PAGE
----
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Malcolm Gladwell’s “David and Goliath”

16 Dec

Malcolm Gladwell’s new book, “David and Goliath,” explores the possibility that people who are faced with a major disadvantage can use it to propel them to heights they otherwise would not have achieved.

That is precisely what happened in 1948 when the fledging, upstart State of Israel accepted a U.N. vote to partition the land. The Arabs rejected it and sent five armies on what the Arab League Secretary called “a war of extermination and a momentous massacre.” Yet with no planes and only three tanks, the rag-tag Israeli militia miraculously staved off annihilation.

The Jewish people — after nearly two millennia of exile from their historic homeland — went on to achieve the unimaginable by ingathering the exiles, reviving an ancient language, and making the desert bloom. This was all done in the face of economic embargo, diplomatic isolation, relentless war and terror attacks. And the world rallied behind this amazing Israeli underdog story.

So how did the Palestinians manage to turn the tables and usurp the underdog label?

In 1967, something catastrophic happened from the standpoint of PR. Israel — again on the verge of annihilation by the three-front aggression of Egypt, Syria and Jordan — won the Six Day War. The images of triumphant tanks, planes and paratroopers adorned with a blue Star of David were flashed around the world. Suddenly, Israel had the best army in the Middle East. And with time and effort, the Palestinians — held in refugee camps as political pawns while their Arab host countries refused to resettle them — became cast as the innocent, weak and downtrodden character in this story.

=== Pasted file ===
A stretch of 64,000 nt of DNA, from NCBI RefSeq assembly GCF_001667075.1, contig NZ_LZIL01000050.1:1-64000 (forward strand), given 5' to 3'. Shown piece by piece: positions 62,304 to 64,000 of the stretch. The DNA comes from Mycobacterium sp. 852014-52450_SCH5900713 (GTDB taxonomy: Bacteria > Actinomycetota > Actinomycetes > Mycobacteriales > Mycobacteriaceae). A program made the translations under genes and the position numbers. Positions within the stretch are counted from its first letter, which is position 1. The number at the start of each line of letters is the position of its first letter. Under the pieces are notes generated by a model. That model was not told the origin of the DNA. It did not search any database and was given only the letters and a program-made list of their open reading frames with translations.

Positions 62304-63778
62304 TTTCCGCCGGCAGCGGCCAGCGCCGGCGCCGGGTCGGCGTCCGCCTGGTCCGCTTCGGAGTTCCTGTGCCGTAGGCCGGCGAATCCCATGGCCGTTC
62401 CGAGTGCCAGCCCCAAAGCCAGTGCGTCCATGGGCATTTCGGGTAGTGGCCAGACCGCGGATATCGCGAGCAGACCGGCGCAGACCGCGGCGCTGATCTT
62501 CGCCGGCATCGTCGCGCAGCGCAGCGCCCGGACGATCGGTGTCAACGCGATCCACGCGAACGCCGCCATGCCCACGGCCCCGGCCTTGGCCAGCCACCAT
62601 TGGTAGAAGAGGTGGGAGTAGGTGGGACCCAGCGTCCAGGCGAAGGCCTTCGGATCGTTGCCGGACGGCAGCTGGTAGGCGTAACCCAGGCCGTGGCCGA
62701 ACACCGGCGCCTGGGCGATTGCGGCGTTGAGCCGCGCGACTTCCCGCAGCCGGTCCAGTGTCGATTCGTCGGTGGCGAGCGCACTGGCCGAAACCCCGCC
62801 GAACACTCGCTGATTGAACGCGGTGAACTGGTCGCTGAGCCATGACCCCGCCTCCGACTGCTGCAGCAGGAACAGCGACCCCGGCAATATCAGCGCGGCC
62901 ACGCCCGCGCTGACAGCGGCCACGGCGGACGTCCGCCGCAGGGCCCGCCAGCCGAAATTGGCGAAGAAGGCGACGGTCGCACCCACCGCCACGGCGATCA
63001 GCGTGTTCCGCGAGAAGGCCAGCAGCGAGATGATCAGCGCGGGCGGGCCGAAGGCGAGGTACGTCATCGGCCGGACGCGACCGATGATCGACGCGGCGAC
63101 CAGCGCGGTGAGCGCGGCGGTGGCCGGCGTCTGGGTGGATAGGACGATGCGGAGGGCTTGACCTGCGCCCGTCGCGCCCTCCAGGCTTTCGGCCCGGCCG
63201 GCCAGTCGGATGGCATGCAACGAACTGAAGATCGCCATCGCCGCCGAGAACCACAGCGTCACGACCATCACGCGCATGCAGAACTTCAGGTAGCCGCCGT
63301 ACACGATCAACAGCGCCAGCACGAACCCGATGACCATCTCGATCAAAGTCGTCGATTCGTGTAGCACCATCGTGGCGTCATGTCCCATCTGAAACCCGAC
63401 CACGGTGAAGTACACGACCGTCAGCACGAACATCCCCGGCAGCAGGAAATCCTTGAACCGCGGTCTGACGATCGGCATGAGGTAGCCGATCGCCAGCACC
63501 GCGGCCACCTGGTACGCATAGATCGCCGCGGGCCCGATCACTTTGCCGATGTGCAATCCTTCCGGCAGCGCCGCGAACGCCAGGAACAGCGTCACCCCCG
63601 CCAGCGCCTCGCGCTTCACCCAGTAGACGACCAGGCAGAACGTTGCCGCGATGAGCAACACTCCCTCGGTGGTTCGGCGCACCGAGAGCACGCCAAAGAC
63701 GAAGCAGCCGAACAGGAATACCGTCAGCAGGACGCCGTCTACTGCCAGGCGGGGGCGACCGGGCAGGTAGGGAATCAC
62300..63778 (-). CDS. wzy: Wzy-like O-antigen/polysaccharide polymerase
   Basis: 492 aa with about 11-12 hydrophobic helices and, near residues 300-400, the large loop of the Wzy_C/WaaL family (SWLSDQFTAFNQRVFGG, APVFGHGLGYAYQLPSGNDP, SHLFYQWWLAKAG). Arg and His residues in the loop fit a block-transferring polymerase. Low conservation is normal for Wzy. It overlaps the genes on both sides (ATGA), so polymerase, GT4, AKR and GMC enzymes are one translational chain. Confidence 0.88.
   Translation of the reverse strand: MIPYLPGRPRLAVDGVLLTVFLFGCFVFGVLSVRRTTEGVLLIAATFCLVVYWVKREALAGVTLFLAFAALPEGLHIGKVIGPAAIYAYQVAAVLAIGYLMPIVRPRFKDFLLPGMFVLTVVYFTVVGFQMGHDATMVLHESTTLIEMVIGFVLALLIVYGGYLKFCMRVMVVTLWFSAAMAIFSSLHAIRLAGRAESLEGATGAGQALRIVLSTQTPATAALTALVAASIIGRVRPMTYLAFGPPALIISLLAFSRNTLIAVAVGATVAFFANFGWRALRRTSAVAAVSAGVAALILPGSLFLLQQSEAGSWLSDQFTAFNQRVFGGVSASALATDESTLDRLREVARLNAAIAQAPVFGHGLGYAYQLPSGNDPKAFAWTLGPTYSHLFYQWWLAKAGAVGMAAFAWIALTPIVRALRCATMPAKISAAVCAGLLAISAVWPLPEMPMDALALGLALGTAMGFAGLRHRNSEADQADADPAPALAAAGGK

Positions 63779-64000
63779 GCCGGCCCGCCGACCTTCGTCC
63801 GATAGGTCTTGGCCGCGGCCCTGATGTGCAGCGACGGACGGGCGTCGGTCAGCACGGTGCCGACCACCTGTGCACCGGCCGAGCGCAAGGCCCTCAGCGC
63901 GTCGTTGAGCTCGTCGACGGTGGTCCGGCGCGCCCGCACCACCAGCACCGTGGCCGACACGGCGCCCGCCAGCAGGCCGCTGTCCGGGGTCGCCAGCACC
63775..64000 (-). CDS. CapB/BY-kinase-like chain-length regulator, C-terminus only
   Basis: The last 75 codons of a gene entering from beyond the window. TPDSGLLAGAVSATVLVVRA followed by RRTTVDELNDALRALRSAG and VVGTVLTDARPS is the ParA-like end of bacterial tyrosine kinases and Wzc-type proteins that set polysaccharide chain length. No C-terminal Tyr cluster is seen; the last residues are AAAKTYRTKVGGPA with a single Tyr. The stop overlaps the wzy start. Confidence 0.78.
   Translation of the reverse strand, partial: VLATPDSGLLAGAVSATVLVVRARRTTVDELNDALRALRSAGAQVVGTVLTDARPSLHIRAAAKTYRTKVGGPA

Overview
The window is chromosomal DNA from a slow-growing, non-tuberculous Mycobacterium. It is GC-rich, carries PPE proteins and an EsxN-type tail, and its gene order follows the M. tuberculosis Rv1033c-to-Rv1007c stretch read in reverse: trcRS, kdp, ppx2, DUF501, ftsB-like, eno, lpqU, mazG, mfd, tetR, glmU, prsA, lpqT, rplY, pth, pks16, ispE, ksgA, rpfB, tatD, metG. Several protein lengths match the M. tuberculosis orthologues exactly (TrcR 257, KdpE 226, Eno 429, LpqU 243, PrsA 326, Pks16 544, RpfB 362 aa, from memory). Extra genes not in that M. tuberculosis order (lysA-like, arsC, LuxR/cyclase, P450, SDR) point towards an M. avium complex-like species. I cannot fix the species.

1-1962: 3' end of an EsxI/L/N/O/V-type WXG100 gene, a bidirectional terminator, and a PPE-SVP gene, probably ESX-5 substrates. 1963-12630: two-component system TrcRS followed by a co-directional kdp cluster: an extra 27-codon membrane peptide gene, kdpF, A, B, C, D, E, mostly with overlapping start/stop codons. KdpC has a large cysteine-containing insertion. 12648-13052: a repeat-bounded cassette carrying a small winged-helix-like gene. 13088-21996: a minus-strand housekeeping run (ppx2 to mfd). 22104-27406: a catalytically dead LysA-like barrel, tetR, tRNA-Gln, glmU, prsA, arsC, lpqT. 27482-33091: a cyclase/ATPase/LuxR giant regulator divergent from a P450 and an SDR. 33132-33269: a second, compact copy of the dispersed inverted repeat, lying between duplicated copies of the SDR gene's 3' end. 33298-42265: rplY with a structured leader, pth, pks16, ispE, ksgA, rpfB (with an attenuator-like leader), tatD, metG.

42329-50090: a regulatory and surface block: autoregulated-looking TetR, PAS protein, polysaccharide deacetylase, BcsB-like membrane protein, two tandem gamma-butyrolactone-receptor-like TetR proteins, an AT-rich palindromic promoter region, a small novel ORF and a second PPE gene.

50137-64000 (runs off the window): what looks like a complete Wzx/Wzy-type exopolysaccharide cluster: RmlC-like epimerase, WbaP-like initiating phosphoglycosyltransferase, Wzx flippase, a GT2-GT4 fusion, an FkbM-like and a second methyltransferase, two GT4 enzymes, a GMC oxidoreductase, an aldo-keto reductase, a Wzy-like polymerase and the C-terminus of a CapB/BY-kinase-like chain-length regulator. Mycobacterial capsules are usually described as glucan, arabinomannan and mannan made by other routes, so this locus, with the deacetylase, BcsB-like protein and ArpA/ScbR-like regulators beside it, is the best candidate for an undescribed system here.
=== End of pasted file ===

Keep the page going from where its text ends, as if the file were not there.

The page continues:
For a good sociological perspective, read Malcolm Gladwell’s “David and Goliath.”

For the unvarnished truth about the Mideast conflict, read this “David and Goliath.”


Book Review: Elder of Ziyon Blog

14 Jul

Elder of Ziyon, my favorite blogger, published an embarrassingly complimentary review of “David & Goliath.” He writes:

We see through [Simmons’] eyes how he discovers the patterns of bias, documents them and holds reporters’ feet to the fire when he exposes them.
While any reader of this blog is aware of media bias against Israel, reading about it all at once is a mind-blowing – and often infuriating – experience. We tend to get numbed after a while because we are so used to the daily bias, but that is a mistake – every single example must be called out and the reporter or news service held responsible…
It is the personal touch that makes this book so readable. But make no mistake – Simmons goes through the incidents in detail and the cumulative effect is astonishing. All the major events since 2000 are analyzed – the Jenin “massacre” lie, Hezbollah’s bullying of reporters in Lebanon, the “fauxtography” scandals, the Gaza war coverage, and countless smaller incidents, always written in an engaging, first person manner.

Elder also posted a video interview that we did off the cuff in Newark airport: